Mixpod


Music

Thursday, July 12, 2007

Tita Lacambra-Ayala's poetry




















When I started out as a budding writer, I had to travel 4 hours by bus to Davao City on weekends to bring my short story manuscripts to Tita Lacambra-Ayala. She became my mentor and cheerleader. Their apartment behind a row of commercial establishments along Quirino Avenue, became my literary sanctuary. Joey and the rest of the brood went in and out of the house, planting a kiss on her cheek each time and surprising me with their calling her by her first name. Quite an unconventional set-up.

Her husband Joe would come home Saturday morning from the banana plantation where he worked and leave in the afternoon with bags of freshly laundered/ironed clothes and provisions. Often he would also bring home some of the paintings he had finished.

Some Davao artists and writers would also drop by to return/borrow books, for some chitchat, and to listen to what Tita had to say about the state of the arts in the city.

We would consume a prodigious amount of cigarettes, rum coke and pomelo or some fruits in season while she read and critiqued my stories. When we finish early, she would have me tag along to exhibits, poetry reading, book hunting.

Or she would ask me to reveal more of myself as a person. When I recounted to her how my father was shot dead by robbers, after I processed his SSS death benefits in Davao, she shed some tears. I should have joined her for a good cry, but I had to go back home that same day. I cried in the busride home. I was wearing a silver-coated crucifix on a string around my neck and a loose silk shirt embellished with blue peacocks that day.

The next time I saw her, she showed me a column she wrote about how she felt over my father's death. And soon after she wrote a poem for me and included it in one of the anthologies in her self-published Roadmap series (a book in the form of a roadmap featuring paintings and poems of local artists and writers).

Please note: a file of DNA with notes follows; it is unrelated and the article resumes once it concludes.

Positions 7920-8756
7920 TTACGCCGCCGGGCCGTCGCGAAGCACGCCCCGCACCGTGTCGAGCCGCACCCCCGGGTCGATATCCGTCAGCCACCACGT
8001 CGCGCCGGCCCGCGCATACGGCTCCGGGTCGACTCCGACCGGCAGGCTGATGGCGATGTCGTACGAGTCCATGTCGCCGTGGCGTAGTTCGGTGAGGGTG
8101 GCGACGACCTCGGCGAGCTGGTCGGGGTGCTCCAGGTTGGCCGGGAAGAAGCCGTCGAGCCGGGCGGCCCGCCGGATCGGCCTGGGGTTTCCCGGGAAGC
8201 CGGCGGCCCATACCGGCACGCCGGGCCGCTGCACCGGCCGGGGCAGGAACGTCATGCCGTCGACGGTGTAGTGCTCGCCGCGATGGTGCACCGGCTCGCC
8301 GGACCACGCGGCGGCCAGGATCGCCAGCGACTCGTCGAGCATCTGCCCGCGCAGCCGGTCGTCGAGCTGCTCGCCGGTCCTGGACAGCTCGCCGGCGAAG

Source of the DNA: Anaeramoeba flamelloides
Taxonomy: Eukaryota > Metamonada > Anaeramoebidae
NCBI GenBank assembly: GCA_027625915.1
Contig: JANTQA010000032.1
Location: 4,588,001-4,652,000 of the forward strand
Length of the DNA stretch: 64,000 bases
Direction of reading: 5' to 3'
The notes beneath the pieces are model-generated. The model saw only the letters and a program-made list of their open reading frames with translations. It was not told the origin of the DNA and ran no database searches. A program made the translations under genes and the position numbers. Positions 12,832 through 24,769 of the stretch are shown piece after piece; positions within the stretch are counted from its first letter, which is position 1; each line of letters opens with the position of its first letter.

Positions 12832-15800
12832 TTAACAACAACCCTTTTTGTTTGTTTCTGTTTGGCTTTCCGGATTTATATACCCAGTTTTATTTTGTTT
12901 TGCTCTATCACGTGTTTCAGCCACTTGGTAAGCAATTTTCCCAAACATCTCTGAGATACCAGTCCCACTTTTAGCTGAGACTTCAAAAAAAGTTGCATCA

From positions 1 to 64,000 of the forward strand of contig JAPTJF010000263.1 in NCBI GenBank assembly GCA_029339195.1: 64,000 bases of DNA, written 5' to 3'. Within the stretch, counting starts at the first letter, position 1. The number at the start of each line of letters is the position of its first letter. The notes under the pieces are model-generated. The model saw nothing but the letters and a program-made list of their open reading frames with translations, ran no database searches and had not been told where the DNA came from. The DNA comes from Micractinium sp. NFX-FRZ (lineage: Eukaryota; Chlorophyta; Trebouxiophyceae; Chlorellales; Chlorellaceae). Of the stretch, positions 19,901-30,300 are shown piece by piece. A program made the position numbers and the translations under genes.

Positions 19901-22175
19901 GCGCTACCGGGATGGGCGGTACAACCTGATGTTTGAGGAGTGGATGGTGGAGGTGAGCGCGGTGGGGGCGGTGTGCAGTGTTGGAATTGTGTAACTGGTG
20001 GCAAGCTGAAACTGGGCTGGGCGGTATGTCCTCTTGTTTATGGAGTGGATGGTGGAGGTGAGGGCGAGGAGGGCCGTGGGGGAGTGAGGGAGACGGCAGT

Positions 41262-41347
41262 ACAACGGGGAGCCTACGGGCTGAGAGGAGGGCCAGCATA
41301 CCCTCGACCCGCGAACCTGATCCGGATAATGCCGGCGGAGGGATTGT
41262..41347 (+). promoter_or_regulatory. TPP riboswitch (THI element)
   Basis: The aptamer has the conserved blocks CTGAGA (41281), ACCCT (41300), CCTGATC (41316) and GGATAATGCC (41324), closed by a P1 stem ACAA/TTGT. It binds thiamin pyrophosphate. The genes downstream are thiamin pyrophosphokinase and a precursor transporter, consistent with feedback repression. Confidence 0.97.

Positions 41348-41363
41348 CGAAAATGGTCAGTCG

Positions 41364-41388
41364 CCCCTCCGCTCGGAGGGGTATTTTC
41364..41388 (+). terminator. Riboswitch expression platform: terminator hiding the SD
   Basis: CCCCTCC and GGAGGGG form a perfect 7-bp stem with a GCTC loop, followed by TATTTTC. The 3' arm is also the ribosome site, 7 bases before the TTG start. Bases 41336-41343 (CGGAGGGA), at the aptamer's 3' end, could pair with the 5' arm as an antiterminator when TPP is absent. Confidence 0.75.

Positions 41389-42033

This is the poem she wrote as published in Camels and Shapes of Darkness in a time of Olives, the poetry flipside of Friends - The Adventures of a Professional Amateur, her autobiography. This was published by UP Press as part of its Philippine Writer Series in 1998.

Counterpoint in Double Poem
(For Gilbert)

thong around your neck
speaks
crucified in gold
the blue peacocks
turn their eyes inwards
suspecting audiences
fanning summer's fall
smoke scrolls
the sunset air with
unlit fires
secret conflagrations
uncomposed poems
tumble into fits
of disaster
"some buses are longer
than the bridges
and cannot
make a turn --
the roads are bordered
with newtonian faults"
where farther to
consider
the edge of things?
you are in their
continuous center
evolving platitudes
wise and angry
against this ravage
of violent
abstractions

8 comments:

Mark Xander said...

Gilbs, thank you for the tip on downloading videos on YouTube. Ur the coolest! :)

rolly said...

Such a beautiful piece of work. How I wish I can write even just half as good as that one.

Angelica Viloria said...

Thanks for sharing this poem. That's what makes a great writer I guess. A keen sense of interest in people around them and the ability to connect. You are lucky to have such a mentor.

frank said...

tita is from baguio. how is she?

gilbert yap tan said...

Frank,

she's fine and quite productive in other art forms like painting in Davao City.

Anonymous said...

Frank,

They lived in Baguio during and right after the war. My grandfather was an enlisted military during that time. They have to live near the base. Am not sure until when they stayed there. My father didn't say much about it. Tita went to Davao when she got married to Joe.

They live in Quezon City now with Joey. Cynthia Alexander (Tita's daughter) on the other hand stays somewhere. They all make poetry and paintings as if they can easily let it flow from their souls.

She is a strong woman. I pray for her health.


Milano

Keith said...

I was looking for links on this woman when I saw announcement 9for Tala mundi: the collected poems of Tita Agcaoili Lacambra Ayala. This new release listed by one source at 35USD, and previous books of hers were found used from 50- 101 USD fort a used copy. I may end up buying the new book. She sounds like an exciting writer.

She writes mainly in English?

Keith said...

I would love response back, please at keith.stahr@yahoo.com. Thank you

Share it